These use coprocessors built around Intel’s Many Integrated Core (MIC) architecture that, just combine a whole bunch of cores into a single chip, which itself is part of a larger PCI-E add-in card solution for supercomputing applications.
Add-in cards run alongside engines just like NVIDIA’s Tesla GPU accelerators which can help with number crunching. Knight’s Landing is pretty good at supercomputing tasks, like working out how many years humanity has left in climate change simulations, genetic analysis, investment portfolio risk management and searching for new energy sources.
Knight’s Landing succeeds the current version of Xeon Phi, codenamed Knight’s Corner, which has up to 61 cores. Knight’s Landing has double-precision performance exceeding three teraflops and over 8 teraflops of single-precision performance. It also has 16GB of on-package MCDRAM memory, which Intel says is five times more power efficient as GDDR5 and three times as dense.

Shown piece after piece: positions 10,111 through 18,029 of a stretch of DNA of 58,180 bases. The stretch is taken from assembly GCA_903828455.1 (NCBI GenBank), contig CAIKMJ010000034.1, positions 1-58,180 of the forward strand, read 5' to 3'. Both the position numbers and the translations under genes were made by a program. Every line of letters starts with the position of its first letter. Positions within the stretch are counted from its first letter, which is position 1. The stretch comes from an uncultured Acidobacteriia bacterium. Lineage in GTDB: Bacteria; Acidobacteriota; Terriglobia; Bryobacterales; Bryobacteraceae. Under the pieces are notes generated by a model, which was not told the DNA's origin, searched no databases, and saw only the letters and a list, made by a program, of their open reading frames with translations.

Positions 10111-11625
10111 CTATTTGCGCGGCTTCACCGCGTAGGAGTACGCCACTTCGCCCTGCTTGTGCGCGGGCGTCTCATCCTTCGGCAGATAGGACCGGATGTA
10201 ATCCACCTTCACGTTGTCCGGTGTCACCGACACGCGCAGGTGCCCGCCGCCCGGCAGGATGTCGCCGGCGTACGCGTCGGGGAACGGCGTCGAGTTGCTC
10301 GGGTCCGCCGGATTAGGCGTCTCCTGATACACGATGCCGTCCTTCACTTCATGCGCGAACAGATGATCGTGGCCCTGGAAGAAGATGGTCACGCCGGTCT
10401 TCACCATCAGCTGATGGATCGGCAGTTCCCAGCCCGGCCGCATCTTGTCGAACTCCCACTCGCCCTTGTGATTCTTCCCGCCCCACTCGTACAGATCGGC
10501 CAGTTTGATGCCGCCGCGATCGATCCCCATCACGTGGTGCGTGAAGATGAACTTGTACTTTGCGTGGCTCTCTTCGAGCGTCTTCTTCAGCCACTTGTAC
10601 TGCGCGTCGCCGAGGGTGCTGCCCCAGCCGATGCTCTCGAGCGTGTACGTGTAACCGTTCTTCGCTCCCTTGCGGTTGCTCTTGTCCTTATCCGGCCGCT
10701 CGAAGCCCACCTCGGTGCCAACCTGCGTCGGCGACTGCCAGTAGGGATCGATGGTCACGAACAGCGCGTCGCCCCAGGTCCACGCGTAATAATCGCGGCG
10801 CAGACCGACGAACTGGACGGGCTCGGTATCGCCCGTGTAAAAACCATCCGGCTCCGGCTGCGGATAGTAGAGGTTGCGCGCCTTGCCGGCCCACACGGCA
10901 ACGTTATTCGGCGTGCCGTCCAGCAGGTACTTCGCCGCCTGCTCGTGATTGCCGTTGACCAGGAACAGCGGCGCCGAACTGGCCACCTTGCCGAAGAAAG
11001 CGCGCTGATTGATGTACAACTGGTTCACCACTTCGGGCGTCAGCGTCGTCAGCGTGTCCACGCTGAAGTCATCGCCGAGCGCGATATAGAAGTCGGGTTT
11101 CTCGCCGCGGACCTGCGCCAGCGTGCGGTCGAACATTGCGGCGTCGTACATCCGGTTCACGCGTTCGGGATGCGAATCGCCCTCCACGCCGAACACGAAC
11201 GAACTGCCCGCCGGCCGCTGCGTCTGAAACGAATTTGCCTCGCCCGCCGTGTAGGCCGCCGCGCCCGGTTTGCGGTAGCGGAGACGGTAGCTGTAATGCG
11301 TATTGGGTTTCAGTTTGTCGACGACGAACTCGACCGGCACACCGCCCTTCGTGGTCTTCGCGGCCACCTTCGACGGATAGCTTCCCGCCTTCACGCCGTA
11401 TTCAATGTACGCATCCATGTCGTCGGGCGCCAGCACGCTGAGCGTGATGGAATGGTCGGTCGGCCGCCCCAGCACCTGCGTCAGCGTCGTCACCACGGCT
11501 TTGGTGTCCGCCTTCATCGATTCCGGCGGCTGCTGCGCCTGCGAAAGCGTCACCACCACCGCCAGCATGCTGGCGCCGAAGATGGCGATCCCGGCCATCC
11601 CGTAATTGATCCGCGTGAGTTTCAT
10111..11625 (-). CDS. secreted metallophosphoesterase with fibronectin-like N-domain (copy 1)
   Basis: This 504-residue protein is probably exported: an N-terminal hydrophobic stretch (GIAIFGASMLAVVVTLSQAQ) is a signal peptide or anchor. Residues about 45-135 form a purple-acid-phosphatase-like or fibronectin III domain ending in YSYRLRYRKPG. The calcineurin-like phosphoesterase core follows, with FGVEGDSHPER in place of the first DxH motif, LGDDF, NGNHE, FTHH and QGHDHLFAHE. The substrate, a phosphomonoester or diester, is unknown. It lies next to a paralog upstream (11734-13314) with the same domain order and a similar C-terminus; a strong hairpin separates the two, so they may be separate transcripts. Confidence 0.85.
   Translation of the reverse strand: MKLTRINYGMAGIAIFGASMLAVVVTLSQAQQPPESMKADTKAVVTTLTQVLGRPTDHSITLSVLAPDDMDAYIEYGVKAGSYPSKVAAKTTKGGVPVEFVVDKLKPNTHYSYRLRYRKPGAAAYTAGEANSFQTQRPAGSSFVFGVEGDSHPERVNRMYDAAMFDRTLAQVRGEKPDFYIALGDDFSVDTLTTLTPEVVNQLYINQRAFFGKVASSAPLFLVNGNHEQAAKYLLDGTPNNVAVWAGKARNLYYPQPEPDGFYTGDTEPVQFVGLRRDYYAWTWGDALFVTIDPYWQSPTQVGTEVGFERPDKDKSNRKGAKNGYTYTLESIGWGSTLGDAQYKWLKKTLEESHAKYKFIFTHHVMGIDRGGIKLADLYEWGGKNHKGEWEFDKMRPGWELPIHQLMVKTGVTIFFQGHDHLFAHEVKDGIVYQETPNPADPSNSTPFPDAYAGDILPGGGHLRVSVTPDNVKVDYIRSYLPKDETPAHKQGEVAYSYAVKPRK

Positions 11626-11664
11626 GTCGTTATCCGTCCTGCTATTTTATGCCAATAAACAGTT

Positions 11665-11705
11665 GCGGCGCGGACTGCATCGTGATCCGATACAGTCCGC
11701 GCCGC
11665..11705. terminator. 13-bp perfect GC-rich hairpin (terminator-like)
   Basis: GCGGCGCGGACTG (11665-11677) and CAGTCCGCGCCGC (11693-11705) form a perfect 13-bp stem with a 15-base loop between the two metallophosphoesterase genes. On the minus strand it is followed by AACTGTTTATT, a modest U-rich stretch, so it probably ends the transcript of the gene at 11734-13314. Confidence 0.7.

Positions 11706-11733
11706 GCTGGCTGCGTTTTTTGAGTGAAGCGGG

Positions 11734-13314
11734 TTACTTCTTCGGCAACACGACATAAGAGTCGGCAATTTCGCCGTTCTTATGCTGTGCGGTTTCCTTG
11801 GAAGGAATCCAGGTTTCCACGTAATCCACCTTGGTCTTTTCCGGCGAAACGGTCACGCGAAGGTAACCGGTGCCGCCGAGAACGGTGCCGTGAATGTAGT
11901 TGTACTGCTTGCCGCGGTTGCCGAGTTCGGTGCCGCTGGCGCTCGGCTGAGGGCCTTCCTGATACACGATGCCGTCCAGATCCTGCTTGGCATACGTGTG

In making the announcement Charlie Wuischpard, vice president and general manager of HPC Platform Group at Intel said that supercomputing was entering a new era and being transformed from a tool for a specific problem to a general tool for many,”
“System-level innovations in processing, memory, software and fabric technologies are enabling system capabilities to be designed and optimised for different usages, from traditional HPC to the emerging world of big data analytics and everything in between. We believe the Intel Scalable System Framework is the path forward for designing and delivering the next generation of systems for the ‘HPC everywhere’ era.”